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positions: east asia cultures critique 13.2 (2005) 379-410

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Place, Identity, and Social Movements:

Shequ and Neighborhood Organizing in Taipei City

Introduction: An Urban Legend

One summer afternoon in June 1995, a college student on the way home after classes walked, as she did each day, through a neighborhood park. Since she had been walking this route since childhood, she was shocked to see a newly minted sign posted at the gates announcing the demolition of a section of the park to make way for a new road. In disbelief, she went to ask local officials about the sign. They told her that a decision had been made and that there was no way of altering it, since the project had been publicized earlier and nobody had objected to it then. Undeterred, the young woman then turned to several of her classmates for help, and they began a petition effort. Six days later, after they had gathered some five hundred signatures, the hastily formed group held a public hearing, to which they invited the director of the Department of Urban Development. More than a hundred [End Page 379] residents of the area showed up. Seeing the strong opposition, the department director declared that the plan would be reexamined and promised that in the meantime construction and demolition would be suspended.

The college student was Chen Hsin-yi, a twenty-one-year-old Taiwan University economics major.1 The park was called Yungkang (literally, "well-being forever"), after the street that bordered it to the west, and the area is also called the Yungkang community by the locals (see fig. 1). Nicknamed the tree-preservation (baoshu) movement (for the park's more than forty banyan trees) by the area's residents, this accidental mobilization initiated a process of community reconstruction in one small southern Taipei neighborhood. In less than a month, the group (now named Friends of Yungkang Park) called a community meeting to discuss renovating sections of the park that had already been destroyed by the road construction. After the group set forth its preliminary plan, however, the residents of the area were soon divided over how a section of road that bordered the park to the east should be used. The group staged a referendum, albeit a nonbinding one, in August. Hailed by some in the media as a significant step toward a deepening of the democratic process, the referendum proposed that the area be turned into a pedestrian promenade barred to cars and motorcycles.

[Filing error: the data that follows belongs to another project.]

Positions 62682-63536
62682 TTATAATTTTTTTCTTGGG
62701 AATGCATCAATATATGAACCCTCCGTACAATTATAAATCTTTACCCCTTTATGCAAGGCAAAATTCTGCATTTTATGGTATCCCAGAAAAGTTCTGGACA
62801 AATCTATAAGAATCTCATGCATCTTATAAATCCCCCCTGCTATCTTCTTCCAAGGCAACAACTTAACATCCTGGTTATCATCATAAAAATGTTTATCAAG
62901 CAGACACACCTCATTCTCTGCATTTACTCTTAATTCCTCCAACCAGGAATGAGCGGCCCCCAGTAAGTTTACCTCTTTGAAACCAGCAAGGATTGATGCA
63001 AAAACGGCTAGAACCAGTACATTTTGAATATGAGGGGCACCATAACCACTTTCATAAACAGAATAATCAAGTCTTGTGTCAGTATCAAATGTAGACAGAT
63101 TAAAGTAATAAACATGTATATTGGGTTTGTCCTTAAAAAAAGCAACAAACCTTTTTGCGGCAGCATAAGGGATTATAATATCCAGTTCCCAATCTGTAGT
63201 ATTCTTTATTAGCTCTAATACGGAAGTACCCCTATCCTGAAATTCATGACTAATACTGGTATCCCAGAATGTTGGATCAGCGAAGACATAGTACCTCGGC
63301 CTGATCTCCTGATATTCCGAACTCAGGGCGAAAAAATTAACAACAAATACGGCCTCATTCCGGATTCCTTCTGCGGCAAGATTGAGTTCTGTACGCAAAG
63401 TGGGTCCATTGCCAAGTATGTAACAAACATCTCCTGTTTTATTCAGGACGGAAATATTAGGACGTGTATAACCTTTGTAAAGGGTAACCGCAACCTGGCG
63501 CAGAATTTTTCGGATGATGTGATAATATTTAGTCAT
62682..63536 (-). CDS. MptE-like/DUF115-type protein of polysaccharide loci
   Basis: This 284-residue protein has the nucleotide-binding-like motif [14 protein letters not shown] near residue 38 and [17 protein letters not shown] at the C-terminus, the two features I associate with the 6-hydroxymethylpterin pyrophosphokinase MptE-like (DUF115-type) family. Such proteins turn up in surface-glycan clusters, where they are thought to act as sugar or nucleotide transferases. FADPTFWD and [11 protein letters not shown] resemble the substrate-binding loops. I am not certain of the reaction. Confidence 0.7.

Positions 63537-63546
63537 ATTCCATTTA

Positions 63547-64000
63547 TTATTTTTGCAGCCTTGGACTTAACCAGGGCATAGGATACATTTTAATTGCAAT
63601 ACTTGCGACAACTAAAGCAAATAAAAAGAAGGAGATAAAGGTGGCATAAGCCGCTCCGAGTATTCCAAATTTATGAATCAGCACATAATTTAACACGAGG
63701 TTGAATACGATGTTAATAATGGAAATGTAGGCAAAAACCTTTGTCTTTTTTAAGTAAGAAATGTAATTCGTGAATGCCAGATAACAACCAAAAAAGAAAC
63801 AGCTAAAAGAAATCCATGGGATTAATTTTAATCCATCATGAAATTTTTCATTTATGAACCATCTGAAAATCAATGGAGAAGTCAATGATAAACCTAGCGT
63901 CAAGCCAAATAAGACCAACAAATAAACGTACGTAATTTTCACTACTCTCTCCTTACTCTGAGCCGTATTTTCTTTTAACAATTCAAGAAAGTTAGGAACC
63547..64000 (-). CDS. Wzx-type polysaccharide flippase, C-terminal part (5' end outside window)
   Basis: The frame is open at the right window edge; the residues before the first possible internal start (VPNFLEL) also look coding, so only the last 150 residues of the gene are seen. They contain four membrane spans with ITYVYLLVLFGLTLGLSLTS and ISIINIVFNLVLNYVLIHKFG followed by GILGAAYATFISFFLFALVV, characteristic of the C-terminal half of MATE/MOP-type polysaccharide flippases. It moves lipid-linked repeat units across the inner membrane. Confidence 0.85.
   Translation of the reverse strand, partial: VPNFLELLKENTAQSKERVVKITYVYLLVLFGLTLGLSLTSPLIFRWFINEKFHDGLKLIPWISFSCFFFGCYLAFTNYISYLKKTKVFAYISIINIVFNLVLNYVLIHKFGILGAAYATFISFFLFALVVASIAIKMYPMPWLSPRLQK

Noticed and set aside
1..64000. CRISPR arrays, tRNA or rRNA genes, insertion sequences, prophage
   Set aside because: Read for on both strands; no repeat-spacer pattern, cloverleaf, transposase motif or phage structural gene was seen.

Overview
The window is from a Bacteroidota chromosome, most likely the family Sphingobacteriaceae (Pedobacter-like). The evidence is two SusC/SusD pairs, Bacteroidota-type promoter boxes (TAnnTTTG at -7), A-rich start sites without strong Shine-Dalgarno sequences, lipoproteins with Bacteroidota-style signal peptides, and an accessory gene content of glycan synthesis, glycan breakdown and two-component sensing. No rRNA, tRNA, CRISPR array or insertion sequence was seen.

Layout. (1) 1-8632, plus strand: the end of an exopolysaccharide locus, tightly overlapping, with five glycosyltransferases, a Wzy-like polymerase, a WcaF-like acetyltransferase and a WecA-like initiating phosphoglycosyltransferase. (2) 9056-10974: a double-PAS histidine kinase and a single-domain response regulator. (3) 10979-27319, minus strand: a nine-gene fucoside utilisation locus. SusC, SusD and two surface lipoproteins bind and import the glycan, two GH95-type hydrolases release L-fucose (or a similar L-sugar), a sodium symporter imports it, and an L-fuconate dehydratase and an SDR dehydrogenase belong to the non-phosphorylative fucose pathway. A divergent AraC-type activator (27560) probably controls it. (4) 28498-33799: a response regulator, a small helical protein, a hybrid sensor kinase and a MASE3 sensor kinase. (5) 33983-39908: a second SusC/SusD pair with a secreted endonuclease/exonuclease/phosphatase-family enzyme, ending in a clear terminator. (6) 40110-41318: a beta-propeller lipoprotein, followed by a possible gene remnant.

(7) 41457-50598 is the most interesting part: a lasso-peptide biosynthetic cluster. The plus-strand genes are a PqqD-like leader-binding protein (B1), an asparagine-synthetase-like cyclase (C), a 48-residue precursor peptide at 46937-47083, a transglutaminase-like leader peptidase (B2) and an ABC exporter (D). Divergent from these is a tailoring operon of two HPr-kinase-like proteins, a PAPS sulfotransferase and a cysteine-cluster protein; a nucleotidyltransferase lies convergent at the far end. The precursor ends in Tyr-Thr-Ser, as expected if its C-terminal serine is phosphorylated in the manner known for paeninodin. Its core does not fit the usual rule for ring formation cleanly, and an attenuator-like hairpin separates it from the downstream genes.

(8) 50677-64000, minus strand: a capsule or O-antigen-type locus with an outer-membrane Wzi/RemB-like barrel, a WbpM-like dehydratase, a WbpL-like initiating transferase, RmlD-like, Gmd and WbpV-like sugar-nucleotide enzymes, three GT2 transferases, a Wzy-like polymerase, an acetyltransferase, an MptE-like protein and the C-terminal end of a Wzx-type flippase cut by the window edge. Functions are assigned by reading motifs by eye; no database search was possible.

This article examines the Yungkang Park area residents' efforts to recreate a community during the course of the reconstruction projects that followed the referendum. The Yungkang Community Association (YCA), a spin-off of the Friends of Yungkang Park group, was formally established in June 1996, when concerned area residents took control of the reconstruction projects.2 In the context of post-martial-law Taiwan, this sort of changing mode of mobilization around the complexity of real life has gained momentum as many people have come to believe that earlier, statist, universalistic plans for modernization had ignored, or even destroyed, local differences. Manuel Castells has pointed out what he calls "the crisis of place," in which "the meaning of places for people" is wiped out in the spatial process of capitalist development.3 Often referred to in Taiwan as a "return to the community" (huidao shequ), local mobilization against the obliteration of meaning has confronted profit-motivated developmentalism and in doing so has attempted to salvage the idea that place is not a given but something that can be constantly reimagined and reinvented—a space where the diversity and distinctiveness of common people's lives are acknowledged.4 [End Page 380]

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Figure 1
Chen Chen-shien, The City and the Neighborhood. Courtesy of the artist
[End Page 381]

Community mobilization in the Yungkang Park area is an example of this longing for place. In this article, I examine the politics of place and space in the Yungkang Park area mobilization. I...


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